Plasma exchange (plasmapheresis) has been reported as effective in patients who were not responding to aspirin and gammaglobulin. Plasmapheresis is a procedure whereby the patient's plasma is removed from the blood and replaced with protein-containing fluids. By taking out portions of the patient's plasma, the procedure also removes antibodies and proteins that are felt to be part of the immune reaction that is causing the inflammation of the disease. Kawasaki's disease that is not responding to the traditional aspirin and gammaglobulin treatments can be deadly. Medications that block the effects of TNF (tumor necrosis factor), one of the messenger molecules in the inflammatory response, are being studied for use in these situations. Examples of TNF-blocking drugs are infliximab (Remicade) and etanercept (Enbrel). Further research is needed to design treatment programs for those who are failing conventional treatments. Pentoxifylline (Trental) is also being studied as a possible treatment for Kawasaki's disease.

    Learn more about: Remicade | Enbrel | Trental

    What are the usual symptoms and signs of Kawasaki's disease?

    The usual symptoms and signs of Kawasaki's disease include

    • fever,
    • reddening of the eyes without pus,
    • cracked and inflamed lips and mucous membranes of the mouth with an inflamed "strawberry" tongue,
    • ulcerative gum disease (gingivitis),
    • swollen lymph nodes in the neck (cervical lymphadenopathy),
    • joint pain often on both sides of the body,
    • irritability,
    • cough and runny nose,
    • and a rash that is raised and bright red, especially on the palms and soles.

    The rash appears in a glove-and-sock fashion over the skin of the hands and feet. The rash becomes hard, swollen (edematous), and then peels off.

    What are the less common findings?

    Most of the common symptoms described above will resolve without complications, even if untreated. Less common findings include inflammation of the lining of the heart (pericarditis), joints (arthritis), or covering of the brain and spinal cord (meningitis), and the other heart complications listed below in the section on serious complications. The outlook (prognosis) for an individual affected is primarily determined by the seriousness of any heart complications.

    What is the difference between Kawasaki's disease and Kawasaki's syndrome?

    They are the same. Kawasaki's disease is also referred to as Kawasaki's syndrome. It was first described in the late 1960s in Japan by the pediatrician Tomisaku Kawasaki.

    What causes Kawasaki's disease?

    The cause is not known. Microorganisms and toxins have been suspected, but none has been identified to date. Kawasaki's disease is not felt to be a contagious illness. Genetic factors and the immune system seem to play roles in the disease, which is characterized by immune activation.

    Who develops Kawasaki's disease?

    Kawasaki disease typically affects children under 5 years of age. Only rarely does it affect children over 8 years of age, in which case it is sometimes referred to as atypical Kawasaki's disease.

    How can Kawasaki's disease cause serious complications?

    Children with Kawasaki's disease can develop inflammation of the arteries of various parts of the body. This inflammation of the arteries is called vasculitis. Arteries that can be affected include the arteries that supply blood to the heart muscle (the coronary arteries). Vasculitis can cause weakening of the blood vessels and lead to areas of vessel widening (aneurysms). Coronary aneurysms have been reported in some with Kawasaki's disease.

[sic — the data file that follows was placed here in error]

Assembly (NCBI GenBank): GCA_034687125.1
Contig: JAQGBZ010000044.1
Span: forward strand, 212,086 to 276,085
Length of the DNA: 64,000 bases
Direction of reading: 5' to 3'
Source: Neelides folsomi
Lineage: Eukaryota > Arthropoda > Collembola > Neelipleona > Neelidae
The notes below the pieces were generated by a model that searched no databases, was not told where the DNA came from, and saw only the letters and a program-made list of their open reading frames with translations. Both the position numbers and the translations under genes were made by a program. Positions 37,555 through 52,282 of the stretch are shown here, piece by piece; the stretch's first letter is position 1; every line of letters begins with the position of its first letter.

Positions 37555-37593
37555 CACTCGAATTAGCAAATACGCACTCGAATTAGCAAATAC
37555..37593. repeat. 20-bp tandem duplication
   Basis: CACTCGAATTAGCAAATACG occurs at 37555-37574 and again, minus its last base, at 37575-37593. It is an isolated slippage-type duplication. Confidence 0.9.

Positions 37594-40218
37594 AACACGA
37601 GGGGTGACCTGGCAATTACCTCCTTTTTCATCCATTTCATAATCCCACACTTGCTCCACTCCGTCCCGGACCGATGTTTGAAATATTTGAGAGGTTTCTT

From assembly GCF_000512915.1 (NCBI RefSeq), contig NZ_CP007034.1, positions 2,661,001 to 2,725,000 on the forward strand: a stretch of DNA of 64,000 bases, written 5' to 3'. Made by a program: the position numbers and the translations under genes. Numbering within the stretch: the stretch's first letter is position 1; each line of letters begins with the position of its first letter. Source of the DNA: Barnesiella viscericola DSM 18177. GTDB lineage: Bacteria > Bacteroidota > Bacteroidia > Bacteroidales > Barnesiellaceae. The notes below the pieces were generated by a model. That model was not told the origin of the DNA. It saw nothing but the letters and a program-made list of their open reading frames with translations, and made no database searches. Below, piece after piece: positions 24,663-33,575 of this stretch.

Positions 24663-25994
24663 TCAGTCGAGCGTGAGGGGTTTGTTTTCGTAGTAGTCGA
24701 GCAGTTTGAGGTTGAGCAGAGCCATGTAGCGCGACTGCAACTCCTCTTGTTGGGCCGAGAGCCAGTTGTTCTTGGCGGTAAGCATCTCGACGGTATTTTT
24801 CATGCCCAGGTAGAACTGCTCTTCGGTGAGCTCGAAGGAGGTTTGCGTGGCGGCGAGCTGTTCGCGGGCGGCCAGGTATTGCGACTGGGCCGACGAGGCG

Because of the potential for heart injury and coronary aneurysms, special tests are performed to examine the heart. Children are typically evaluated with an electrocardiogram (EKG) and an ultrasound test of the heart (echocardiogram). Other arteries that can become inflamed include the arteries of the lungs, neck, and abdomen. These effects can lead to breathing problems, headaches, and pain in the belly, respectively. Blood tests to measure the degree of inflammation (such as C-reactive protein, or CRP, and erythrocyte sedimentation rate, or ESR) are often used to monitor the activity of the disease.

    What is the treatment for Kawasaki's disease?

    Children affected by Kawasaki's disease are hospitalized. Kawasaki's disease is treated with high doses of aspirin (salicylic acid) to reduce inflammation and to mildly thin the blood to prevent blood clot formation. Also used in treatment is gammaglobulin administered through the vein (intravenous immunoglobulin or IVIG), together with fluids. This treatment has been shown to decrease the chance of developing aneurysms in the coronary arteries. Sometimes cortisone medications are given. Persisting joint pains are treated with anti-inflammatory drugs, such as ibuprofen (Advil) or naproxen (Aleve).

    Learn more about: aspirin

    Plasma exchange (plasmapheresis) has been reported as effective in patients who were not responding to aspirin and gammaglobulin. Plasmapheresis is a procedure whereby the patient's plasma is removed from the blood and replaced with protein-containing fluids. By taking out portions of the patient's plasma, the procedure also removes antibodies and proteins that are felt to be part of the immune reaction that is causing the inflammation of the disease. Kawasaki's disease that is not responding to the traditional aspirin and gammaglobulin treatments can be deadly. Medications that block the effects of TNF (tumor necrosis factor), one of the messenger molecules in the inflammatory response, are being studied for use in these situations. Examples of TNF-blocking drugs are infliximab (Remicade) and etanercept (Enbrel). Further research is needed to design treatment programs for those who are failing conventional treatments. Pentoxifylline (Trental) is also being studied as a possible treatment for Kawasaki's disease.

    Learn more about: Remicade | Enbrel | Trental

    Source: http://www.rxlist.com

    They are the same. Kawasaki's disease is also referred to as Kawasaki's syndrome. It was first described in the late 1960s in Japan by the pediatrician Tomisaku Kawasaki.

    Source: http://www.rxlist.com